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I have 3 Servers, A is a public accessable Server in the Internet. B Hosts a Webservice I want to access. C has access rights to connect to A and B.

Now i want that if a Client D tries to access a special Port on A that he gets forwarded to B.

IP's and Ports

A:

  • 1.0.0.1:22 SSHD Server
  • 1.0.0.1:443 Public Port which i want to use

B:

  • 1.0.0.2:23 SSHD Server
  • 1.0.0.2:444 Webservice I want to access

C:

  • 1.0.0.3

D:

  • 1.0.0.4

Diagram:

  +------------+        +------------+
  | Client (D) +--------> Public (A) |
  +------------+        +-----^------+
                              |
  +----------------+    +-----------+
  | Webservice (B) <----+ Proxy (C) |
  +----------------+    +-----------+

Question:

What ssh tunnel Commands do i need to execute on C so that if i try to open 1.0.0.1:443 on D i get the service hosted on 1.0.0.2:444 ?

  • I think i got half of it working by creating an ssh Relay with the following command: ssh -R 443:1.0.0.2:444 user@1.0.0.1 -p 22 This way, any connection from A to localhost:443 will return 1.0.0.2:444. However It is not possible to access yet from Client D – mac.1 May 21 '17 at 8:30
  • What you search is something like SSH VPN startpage.com/do/search?query=ssh+vpn – Aleksandar May 21 '17 at 10:58
  • You need to allow remote connects with the -o GatewayPorts yes option – eckes May 29 '17 at 9:59
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On C you can run

ssh -fNR 1.0.0.1:443:1.0.0.2:444 root@1.0.0.1

It will only work if you login as root user because 443 is a privileged port. Moreover it only works if sshd on A is configured with GatewayPorts set to yes or clientspecified. (The default is no and using yes cannot be recommended, so if you want to do it this way I recommend clientspecified).

  • You could avoid all the problems using socat and sudo. e.g: ssh 1.0.0.1 "sudo -b socat tcp-l:443,fork,reuseaddr tcp:1.0.0.2:444 2>/dev/null 2>&1". – rudimeier May 29 '17 at 13:18
  • @rudimeier You are assuming there is a route between A and B. The question sort of implies there isn't any such route. – kasperd May 29 '17 at 13:55
  • 1
    Ah, ok. Anyways, in this case (and if C is reachable by A) I would run one socat on A (forward A to C) and another socat on C (forward C to B). The advantage is that it's more easy to start the tunnels onboot on A and C independently without any auto-ssh-login involved. – rudimeier May 29 '17 at 15:18
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This is not quite how SSH tunnels work.You can get near to what you describe, but not exactly in the way you draw it up.

2 options are available to you:

  1. use Local port forwarding
  2. use Dynamic port forwarding

1) Local port forwarding

This requires you to change your approach: the tunnel needs to be opened from the client, from D in your diagram. it is easy to achieve, on the client (D) just do a

ssh -L 443:1.0.0.2:444 user@1.0.0.3

of course that requires you to:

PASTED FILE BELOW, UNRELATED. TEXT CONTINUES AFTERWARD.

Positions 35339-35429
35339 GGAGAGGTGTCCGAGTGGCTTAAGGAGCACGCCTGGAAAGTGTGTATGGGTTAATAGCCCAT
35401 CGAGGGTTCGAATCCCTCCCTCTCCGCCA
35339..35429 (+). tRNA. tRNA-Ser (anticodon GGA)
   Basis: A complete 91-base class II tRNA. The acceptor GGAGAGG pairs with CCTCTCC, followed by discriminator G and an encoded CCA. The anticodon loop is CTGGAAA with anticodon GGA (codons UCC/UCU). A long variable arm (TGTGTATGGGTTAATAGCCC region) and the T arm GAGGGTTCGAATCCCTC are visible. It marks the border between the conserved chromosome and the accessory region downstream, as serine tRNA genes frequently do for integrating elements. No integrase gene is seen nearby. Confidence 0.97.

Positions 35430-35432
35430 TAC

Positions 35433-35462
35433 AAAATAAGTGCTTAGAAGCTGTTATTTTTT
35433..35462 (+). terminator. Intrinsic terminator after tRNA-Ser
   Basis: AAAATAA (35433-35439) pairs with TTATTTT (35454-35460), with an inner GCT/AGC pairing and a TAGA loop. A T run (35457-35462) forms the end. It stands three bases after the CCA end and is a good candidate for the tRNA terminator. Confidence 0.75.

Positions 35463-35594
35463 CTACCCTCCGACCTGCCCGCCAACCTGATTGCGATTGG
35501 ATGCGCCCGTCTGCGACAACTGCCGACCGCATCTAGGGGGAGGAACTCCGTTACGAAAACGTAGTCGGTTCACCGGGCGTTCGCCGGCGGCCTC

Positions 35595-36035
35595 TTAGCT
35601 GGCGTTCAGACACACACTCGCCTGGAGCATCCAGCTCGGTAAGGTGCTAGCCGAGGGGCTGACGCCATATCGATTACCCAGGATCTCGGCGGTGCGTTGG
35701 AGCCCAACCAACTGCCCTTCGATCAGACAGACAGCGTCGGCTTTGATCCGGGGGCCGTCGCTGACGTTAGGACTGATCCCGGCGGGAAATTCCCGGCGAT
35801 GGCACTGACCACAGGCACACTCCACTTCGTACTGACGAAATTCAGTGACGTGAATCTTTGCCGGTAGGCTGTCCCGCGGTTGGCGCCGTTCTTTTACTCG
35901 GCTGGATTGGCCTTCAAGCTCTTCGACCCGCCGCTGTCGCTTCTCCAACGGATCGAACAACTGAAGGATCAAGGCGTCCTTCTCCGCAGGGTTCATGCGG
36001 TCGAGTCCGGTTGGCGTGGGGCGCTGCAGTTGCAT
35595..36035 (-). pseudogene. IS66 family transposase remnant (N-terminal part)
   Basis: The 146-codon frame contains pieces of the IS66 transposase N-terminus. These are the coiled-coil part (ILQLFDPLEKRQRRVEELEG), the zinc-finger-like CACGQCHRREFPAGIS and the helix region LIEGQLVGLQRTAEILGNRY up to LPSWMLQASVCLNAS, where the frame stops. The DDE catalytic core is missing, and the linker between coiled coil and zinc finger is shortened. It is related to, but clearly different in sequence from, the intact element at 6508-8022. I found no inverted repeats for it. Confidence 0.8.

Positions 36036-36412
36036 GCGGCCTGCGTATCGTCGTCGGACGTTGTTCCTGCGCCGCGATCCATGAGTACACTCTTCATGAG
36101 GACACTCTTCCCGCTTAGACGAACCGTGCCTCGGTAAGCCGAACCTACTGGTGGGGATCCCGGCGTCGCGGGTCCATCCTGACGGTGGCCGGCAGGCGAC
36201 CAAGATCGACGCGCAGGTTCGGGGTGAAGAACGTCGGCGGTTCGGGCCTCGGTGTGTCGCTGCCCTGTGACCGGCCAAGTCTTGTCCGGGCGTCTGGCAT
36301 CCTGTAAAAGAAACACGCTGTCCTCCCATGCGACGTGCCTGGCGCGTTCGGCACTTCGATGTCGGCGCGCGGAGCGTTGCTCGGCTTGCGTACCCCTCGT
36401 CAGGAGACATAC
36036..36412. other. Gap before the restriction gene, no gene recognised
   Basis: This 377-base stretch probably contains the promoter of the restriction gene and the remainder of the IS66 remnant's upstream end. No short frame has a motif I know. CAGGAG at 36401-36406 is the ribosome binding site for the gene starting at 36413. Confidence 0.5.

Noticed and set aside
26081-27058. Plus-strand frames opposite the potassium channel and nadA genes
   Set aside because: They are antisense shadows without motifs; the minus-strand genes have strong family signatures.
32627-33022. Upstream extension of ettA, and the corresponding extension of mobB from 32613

• have shell access or a putty client on D
  • have a user on the proxy (C) that D can login to
  • be able to connect from D to C via ssh
  • have the X11Forwarding and AllowTcpForwarding set to yes in the server config on C

I will explain Dynamic port forwarding in a moment

  • Between D and A ist the Internet and between A and C is the Internet. Only B and C are in the same network. So i don't think i can do local port forwarding. I will take a look at dynamic port forwarding – mac.1 May 20 '17 at 18:01
  • local port forwarding would still work for you, if you can reach C from D, and C can reach B. But you really need to be able to start the tunnel from a shell or a putty on D, the client. If you cannot do this, your only options is Dynamic port forwarding. – AndreasPolzInfonova May 20 '17 at 18:22
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Edit:

@kasperd mentioned that you can set GatewayPorts for the user to you don't have to use nginx. I leave the workaround here for others.

Add this to /etc/ssh/sshd_config

Match User <username>
   GatewayPorts yes

Original Answer:

I found a solution achieving this with ssh and nginx. It is not perfect because i have to install a nginx server on A with a proxy. I had to enable ssl and give this nginx instance a own ssl certificate.

So the Solution will look like this: C will execute the following command to create a Relay between A and B:

ssh -R 445:1.0.0.2:444 user@1.0.0.1 -p 22

This will cause any input on Port 445 on 1.0.0.1 to be redirected to 1.0.0.2:444. So a local user on A can now executewget https://localhost:445 --no-check-certificate to get the index page of your webservice. However it is not public available yet. (in case you wonder: Port 445 is correct, i must use some unused port yet for the next part)

So i created a nginx server on A which will redirect any traffic from Port 443 to port 445. And used the following config:

server {
        listen 443 ssl default_server;
        listen [::]:443 ssl default_server;
        ssl on;

        ssl_certificate /etc/nginx/ssl/server.crt;
        ssl_certificate_key /etc/nginx/ssl/server.key;

        server_name proxy.<your-domain>.com;

        location / {
          proxy_pass        https://127.0.0.1:445;
          proxy_set_header  X-Real-IP  $remote_addr;
          proxy_set_header  Host $host;
        }
}

Now you can use your webbrowser (in incognito mode on Firefox to prevent issues with the certificate) to suft to https://proxy..com:443 and get the result from your Webservice. The IP of proxy..com must be 1.0.0.1.

What i dislike here is that i have to create a new webserver which will create a new encrypted session instead of just redirecting the one of my webservice located on B. However this is a good workaround till i find a better solution.

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